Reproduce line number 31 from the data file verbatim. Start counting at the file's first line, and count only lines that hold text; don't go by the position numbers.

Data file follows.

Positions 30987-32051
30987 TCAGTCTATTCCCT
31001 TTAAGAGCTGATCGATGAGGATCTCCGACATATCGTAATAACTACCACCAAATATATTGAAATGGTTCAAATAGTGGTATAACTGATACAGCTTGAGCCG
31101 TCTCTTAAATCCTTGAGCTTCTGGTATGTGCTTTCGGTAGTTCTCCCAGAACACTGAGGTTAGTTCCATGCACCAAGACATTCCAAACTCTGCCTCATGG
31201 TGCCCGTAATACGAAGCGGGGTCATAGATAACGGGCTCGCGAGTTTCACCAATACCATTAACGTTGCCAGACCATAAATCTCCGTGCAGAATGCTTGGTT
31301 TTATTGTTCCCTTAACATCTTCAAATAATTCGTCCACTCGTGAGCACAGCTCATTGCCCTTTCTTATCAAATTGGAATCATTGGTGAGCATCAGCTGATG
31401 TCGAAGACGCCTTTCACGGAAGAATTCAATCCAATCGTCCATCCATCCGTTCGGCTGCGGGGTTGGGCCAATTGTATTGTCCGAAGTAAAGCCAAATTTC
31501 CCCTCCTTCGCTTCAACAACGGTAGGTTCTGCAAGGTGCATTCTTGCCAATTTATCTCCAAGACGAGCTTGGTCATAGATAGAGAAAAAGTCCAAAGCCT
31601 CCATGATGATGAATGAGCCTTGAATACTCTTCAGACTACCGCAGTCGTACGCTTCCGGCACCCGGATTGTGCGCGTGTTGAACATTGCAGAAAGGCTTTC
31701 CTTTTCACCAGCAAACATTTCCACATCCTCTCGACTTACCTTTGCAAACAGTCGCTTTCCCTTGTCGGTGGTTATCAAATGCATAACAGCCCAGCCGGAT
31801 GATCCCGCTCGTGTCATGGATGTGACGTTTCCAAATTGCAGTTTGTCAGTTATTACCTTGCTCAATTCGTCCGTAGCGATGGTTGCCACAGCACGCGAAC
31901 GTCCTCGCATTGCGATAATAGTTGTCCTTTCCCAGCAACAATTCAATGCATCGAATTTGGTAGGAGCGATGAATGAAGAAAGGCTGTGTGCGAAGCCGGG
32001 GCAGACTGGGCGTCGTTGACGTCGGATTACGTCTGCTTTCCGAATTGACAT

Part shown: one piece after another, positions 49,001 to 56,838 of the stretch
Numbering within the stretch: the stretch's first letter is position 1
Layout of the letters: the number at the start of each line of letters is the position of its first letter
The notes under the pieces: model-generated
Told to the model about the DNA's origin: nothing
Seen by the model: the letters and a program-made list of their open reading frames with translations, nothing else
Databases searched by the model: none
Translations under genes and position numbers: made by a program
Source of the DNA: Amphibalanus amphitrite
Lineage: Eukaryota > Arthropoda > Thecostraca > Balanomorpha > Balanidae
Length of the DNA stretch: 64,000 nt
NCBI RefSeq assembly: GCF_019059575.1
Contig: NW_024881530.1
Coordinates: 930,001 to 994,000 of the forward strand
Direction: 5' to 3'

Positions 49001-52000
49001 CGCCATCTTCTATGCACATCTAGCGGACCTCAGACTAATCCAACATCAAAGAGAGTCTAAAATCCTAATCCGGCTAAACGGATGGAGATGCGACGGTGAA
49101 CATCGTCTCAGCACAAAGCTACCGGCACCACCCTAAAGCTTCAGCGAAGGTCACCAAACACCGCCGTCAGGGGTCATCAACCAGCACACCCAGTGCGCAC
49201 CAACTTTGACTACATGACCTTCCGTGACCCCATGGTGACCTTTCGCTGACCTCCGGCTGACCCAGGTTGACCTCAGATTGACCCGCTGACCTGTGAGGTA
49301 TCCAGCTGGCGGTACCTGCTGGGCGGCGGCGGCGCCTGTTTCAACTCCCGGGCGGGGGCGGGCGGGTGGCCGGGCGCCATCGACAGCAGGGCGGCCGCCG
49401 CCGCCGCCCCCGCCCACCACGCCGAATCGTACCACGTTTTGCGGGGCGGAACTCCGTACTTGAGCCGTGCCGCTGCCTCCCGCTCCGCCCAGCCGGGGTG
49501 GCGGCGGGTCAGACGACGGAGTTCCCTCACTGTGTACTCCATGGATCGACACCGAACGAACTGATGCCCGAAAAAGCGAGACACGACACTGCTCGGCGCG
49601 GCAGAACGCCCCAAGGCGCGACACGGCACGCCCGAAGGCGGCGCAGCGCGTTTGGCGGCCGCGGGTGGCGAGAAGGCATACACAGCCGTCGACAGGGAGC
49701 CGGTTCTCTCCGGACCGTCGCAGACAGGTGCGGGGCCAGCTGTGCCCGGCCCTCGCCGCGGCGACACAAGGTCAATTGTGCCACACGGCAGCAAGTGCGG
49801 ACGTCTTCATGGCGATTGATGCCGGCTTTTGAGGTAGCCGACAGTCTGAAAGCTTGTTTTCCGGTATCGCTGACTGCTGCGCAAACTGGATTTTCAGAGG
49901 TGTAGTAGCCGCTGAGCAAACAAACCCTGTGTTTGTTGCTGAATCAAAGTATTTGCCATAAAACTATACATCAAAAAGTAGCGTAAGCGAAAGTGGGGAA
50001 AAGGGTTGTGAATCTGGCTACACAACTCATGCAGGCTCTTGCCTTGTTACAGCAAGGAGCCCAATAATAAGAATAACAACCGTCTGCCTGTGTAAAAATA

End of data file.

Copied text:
49101 CATCGTCTCAGCACAAAGCTACCGGCACCACCCTAAAGCTTCAGCGAAGGTCACCAAACACCGCCGTCAGGGGTCATCAACCAGCACACCCAGTGCGCAC